Sun-X International Company v. Witt (Tex.Civ.App.1967), 413 S.W.2d 761, is the only case we have found in which an F.O.B. shipment was the principal contact with the forum state. There a Texas corporation brought an action on a contract with a resident of California which was not valid until approved in Houston. Materials purchased under the contract were to be shipped to California F.O.B. Houston. The Texas court said: "We think the mere fact that the goods were shipped by appellant to appellee F.O.B. * * * does not make appellee amenable to in personam jurisdiction in Texas under the facts in this case."
The fact that Rath is a seller seeking to obtain jurisdiction in the state of its residence over a non-resident purchaser is an important factor to be considered in deciding the sufficiency of defendant's contacts with Iowa. The Minnesota Supreme Court has recognized "a sharp distinction between suing a nonresident seller and invoking [the long arm statute] against a nonresident buyer." Fourth Northwestern National Bank of Minneapolis v. Hilson Industries, Inc. (1962), 264 Minn. 110, 117 N.W.2d 732, 735. We believe the distinction is a valid one.
When the action is against a non-resident buyer, plaintiff must show there were sufficient minimum contacts as required by the rules heretofore mentioned. If the action is against a non-resident seller, plaintiff can also rely on the rule that an act outside the forum state which produces consequences in that state is sufficient to give it judicial jurisdiction. McGee v. International Life Insurance Co., supra.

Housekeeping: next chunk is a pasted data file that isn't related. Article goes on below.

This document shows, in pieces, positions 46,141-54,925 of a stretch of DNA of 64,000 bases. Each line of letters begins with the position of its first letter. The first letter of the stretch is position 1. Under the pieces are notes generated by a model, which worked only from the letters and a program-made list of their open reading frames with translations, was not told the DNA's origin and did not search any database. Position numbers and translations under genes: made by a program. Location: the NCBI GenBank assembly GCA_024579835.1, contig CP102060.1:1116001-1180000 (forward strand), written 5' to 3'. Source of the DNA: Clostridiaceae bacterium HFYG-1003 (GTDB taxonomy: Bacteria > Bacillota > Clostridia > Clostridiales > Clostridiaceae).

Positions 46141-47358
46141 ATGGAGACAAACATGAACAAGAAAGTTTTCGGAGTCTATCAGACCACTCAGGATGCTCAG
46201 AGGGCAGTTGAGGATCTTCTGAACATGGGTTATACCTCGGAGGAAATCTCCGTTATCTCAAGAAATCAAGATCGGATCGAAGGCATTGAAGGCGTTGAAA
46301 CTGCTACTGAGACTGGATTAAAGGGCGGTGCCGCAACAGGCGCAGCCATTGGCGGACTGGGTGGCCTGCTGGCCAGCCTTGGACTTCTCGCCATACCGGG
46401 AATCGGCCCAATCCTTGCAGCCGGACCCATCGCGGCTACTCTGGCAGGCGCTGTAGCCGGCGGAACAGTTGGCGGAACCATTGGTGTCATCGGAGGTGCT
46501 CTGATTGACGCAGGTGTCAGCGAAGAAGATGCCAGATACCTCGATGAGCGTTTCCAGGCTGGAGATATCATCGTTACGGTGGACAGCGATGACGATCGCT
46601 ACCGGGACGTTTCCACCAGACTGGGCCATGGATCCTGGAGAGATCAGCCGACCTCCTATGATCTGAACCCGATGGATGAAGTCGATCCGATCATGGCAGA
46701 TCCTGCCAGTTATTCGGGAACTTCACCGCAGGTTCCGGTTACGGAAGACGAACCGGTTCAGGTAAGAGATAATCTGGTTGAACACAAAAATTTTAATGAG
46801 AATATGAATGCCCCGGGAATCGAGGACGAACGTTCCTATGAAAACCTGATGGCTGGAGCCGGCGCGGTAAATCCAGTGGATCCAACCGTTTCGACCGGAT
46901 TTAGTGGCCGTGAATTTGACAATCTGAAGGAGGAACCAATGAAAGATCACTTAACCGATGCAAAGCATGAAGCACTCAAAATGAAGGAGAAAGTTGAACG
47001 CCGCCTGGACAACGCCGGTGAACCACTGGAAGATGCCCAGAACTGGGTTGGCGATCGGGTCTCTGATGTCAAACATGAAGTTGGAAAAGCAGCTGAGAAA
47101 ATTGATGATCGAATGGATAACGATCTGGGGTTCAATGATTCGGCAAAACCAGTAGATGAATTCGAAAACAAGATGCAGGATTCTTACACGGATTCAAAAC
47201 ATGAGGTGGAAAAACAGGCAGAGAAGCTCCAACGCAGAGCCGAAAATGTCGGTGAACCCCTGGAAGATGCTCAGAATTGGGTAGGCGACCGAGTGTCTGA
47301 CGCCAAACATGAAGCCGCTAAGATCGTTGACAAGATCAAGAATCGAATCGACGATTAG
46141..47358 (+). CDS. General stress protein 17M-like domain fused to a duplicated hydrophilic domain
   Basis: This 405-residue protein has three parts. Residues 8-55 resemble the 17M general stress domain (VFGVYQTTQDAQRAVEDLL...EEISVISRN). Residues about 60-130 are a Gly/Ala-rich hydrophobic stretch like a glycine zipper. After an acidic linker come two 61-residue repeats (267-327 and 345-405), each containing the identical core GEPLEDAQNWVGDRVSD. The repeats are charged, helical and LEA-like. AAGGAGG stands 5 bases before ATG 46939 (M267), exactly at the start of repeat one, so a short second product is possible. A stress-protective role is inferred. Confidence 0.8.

*189 The state also has an interest in protecting its citizens from damages sustained from a product brought into the state which is not present when a resident seller seeks to collect for a product shipped out of state.
This state interest can best be expressed by paraphrasing a statement found in McGee v. International Life Insurance Co., supra. It cannot be denied that a state has a manifest interest in providing an effective means of redress for its residents who purchased a defective product. These residents would be at a severe disadvantage if they were forced to follow a seller to a distant state in order to hold it legally accountable. When claims were small or moderate individual claimants frequently could not afford the cost of bringing an action in a foreign forumthus in effect making the company judgment proof. Loc. cit. 355 U.S. at 223, 78 S. Ct. 199, 2 L. Ed. 2d at 226.
The same state interest which gives resident purchasers a forum for a cause of action based on defective products brought into the state protects them from being forced to go to a foreign state to defend an action to collect on a contract. These considerations are well expressed in Conn v. Whitmore (1959), 9 Utah 2d 250, 342 P.2d 871, 874-875.